How Does a Personal Injury Claim Work?
If you are thinking about filing a personal injury claim, talking with an attorney is the first step. The lawyer can tell you whether or not she believes you have a case and explain your options. If you choose to retain her, she can help you get the compensation that you need and deserve as quickly as possible.
Each personal injury case is different. Many actually resolve right away–before formal paperwork is even filed with the court. It’s likely that you’ll never have to set foot in a courtroom in order to recover compensation. However, it might still be helpful to learn about how personal injury claims can work if more action is necessary.
Filing Paperwork with the Court
Lawyers begin personal injury lawsuits by filing the initial court papers. The first document is called the complaint (sometimes referred to as the petition). The complaint identifies the parties involved and outlines the facts of the case from the injury victim’s perspective. It also asks the court to take certain action –in a car accident, for example, it could ask the court to force the at-fault driver to pay damages.
The complaint and a summons to appear in court will be served on the other party. He or she will have a limited amount of time to answer the complaint and will probably do so with the help of one of the insurance company’s lawyers. That lawyer will also defend the other party in court.
The Discovery Process: Collecting Evidence
The lawyers then get to work, collecting evidence and preparing for court. The injury victim’s lawyer will probably request that the other party answer a series of written questions called interrogatories. She may also request that the party produce certain documents or attend a formal questioning session called a deposition. At a deposition, the person being questioned must give honest answers under oath. Witnesses to the accident may also be asked to give depositions.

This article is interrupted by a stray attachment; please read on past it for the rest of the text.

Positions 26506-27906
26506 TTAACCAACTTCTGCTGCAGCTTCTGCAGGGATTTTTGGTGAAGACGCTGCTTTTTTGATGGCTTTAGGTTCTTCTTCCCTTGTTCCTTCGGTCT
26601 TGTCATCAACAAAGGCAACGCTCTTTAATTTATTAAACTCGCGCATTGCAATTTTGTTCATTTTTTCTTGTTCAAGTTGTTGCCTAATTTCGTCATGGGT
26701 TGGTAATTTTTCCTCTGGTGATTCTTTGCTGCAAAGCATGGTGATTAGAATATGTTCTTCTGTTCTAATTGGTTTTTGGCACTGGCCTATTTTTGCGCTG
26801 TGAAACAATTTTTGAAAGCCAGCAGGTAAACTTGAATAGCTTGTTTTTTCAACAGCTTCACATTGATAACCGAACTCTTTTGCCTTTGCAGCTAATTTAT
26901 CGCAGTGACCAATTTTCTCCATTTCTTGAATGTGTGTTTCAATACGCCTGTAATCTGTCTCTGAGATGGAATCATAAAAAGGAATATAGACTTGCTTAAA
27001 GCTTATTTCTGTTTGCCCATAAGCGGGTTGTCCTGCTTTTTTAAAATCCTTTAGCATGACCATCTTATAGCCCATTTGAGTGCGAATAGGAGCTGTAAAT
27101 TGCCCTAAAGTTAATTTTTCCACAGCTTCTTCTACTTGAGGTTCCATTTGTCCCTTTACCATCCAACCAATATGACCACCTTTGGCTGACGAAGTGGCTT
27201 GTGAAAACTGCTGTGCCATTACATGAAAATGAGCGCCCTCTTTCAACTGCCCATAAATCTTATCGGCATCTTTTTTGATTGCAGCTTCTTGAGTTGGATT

Things Are Often Resolved Before Trial
Even if things get this far, it’s not likely that the case will go to trial. It’s a little known fact, but it’s true: Most personal injury cases are resolved before a trial is necessary. The dramatic courtroom scenes that you see on TV are the exception, not the rule.
There are several ways that personal injury claims can be resolved before going to trial. The other party may make a motion to have the case dismissed for legal reasons. Courts might also enter a judgment when a person who has received proper notice fails to appear at a mandatory hearing.
Settlement is a very common way of resolving a personal injury claim before trial. The attorneys and their clients look at the facts of the case and the evidence that has been collected. They then agree on an amount of compensation. As the injury victim, whether to accept a settlement offer is always your decision, not your lawyer’s.
If the Case Does Go to Trial
If a case does go to trial, the injury victim’s attorney will have the responsibility for proving that the other party was at fault, that the party’s actions caused the injuries and that the damages totaled a certain dollar amount. To do so, she may call witnesses to testify. She may also present certain evidence to the court.
The lawyer for the other driver’s insurance company will then get a chance to tell the other side of the story. That party’s lawyer will call witnesses and present evidence as well. When that lawyer is done, the injury victim’s lawyer will have a chance to respond. A jury will then decide the outcome of the case.
If the jury has decided in favor of the accident victim, the victim’s lawyer will help him or her collect the damages owed. This can include compensation for medical bills and future medical expenses, missed work and money needed to remodel a home to make it more accessible, as well as compensation for pain and suffering and other expenses.